One of the history lessons on this list about 6 months back referred to Dag
Belsnes' original research proving that you cannot move a data item and end
up with both parties knowing that the data has arrived safely in less than
5 packets. Other people have the referents....it's not obvious to me either.
It's probably this one from RFC 675's reference list, but to find it...?
D. Belsnes, "Note on single message communication," INWG Protocol
Note #3. September 1974.
(In TCP, the packets are the 3-way handshake and the FIN exchange)
T/TCP can achieve shorter packet sequences by leveraging knowledge from
previous interchanges. You can get away with fewer exchanges if you are
willing to (for instance) have the recipient not know whether the sender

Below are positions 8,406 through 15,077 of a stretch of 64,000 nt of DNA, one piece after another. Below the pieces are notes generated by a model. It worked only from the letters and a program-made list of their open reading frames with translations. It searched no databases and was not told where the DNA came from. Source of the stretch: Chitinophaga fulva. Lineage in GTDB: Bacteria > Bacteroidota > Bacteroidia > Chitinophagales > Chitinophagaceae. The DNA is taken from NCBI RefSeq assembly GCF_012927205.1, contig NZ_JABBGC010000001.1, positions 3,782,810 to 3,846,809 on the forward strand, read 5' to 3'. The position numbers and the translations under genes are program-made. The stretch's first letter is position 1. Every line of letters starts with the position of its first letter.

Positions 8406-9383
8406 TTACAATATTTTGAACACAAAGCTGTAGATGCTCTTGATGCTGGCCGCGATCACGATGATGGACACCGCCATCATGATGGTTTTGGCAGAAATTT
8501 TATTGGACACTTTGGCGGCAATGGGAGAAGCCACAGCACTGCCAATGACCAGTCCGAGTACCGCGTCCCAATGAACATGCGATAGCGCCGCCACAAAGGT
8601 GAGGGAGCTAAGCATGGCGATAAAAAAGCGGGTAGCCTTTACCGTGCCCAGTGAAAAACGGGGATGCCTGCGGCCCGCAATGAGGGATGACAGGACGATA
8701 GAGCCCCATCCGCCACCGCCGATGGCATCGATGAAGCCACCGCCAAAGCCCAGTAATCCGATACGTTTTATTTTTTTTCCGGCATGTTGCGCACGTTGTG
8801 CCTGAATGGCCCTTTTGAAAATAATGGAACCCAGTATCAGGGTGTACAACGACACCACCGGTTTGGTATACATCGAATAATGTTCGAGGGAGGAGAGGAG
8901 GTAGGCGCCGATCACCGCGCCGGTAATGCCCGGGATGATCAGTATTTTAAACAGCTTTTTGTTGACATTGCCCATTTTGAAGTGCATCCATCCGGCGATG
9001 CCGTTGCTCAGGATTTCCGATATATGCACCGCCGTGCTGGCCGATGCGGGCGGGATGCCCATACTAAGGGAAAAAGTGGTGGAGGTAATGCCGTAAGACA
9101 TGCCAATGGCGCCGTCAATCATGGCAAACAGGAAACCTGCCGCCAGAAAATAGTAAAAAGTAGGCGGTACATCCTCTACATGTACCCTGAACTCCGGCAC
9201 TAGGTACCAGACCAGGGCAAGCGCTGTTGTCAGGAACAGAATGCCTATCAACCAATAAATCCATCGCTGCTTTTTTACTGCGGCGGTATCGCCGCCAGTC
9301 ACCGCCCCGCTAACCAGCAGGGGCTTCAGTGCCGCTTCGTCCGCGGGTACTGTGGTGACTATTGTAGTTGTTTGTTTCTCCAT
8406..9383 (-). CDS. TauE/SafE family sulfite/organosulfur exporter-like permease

thinks the data has been transmitted safely, I think.
So there is a limit to what is achievable....
Fascinating...if anyone can supply a usable reference, I'd appreciate it.
One of my assumptions about the operating environment for this protocol
is indeed that the initial receiver (i.e. the server) doesn't need to know
that the initial sender (client) received its entire transmission - it's
up to the client to retransmit if necessary. Another of the assumptions
is that both the request and the response can often be contained in a
single packet, so that (when both conditions hold) sequence numbering isn't
For the cases when neither of the above is true, the protocol should
"upgrade" to TCP or something like it.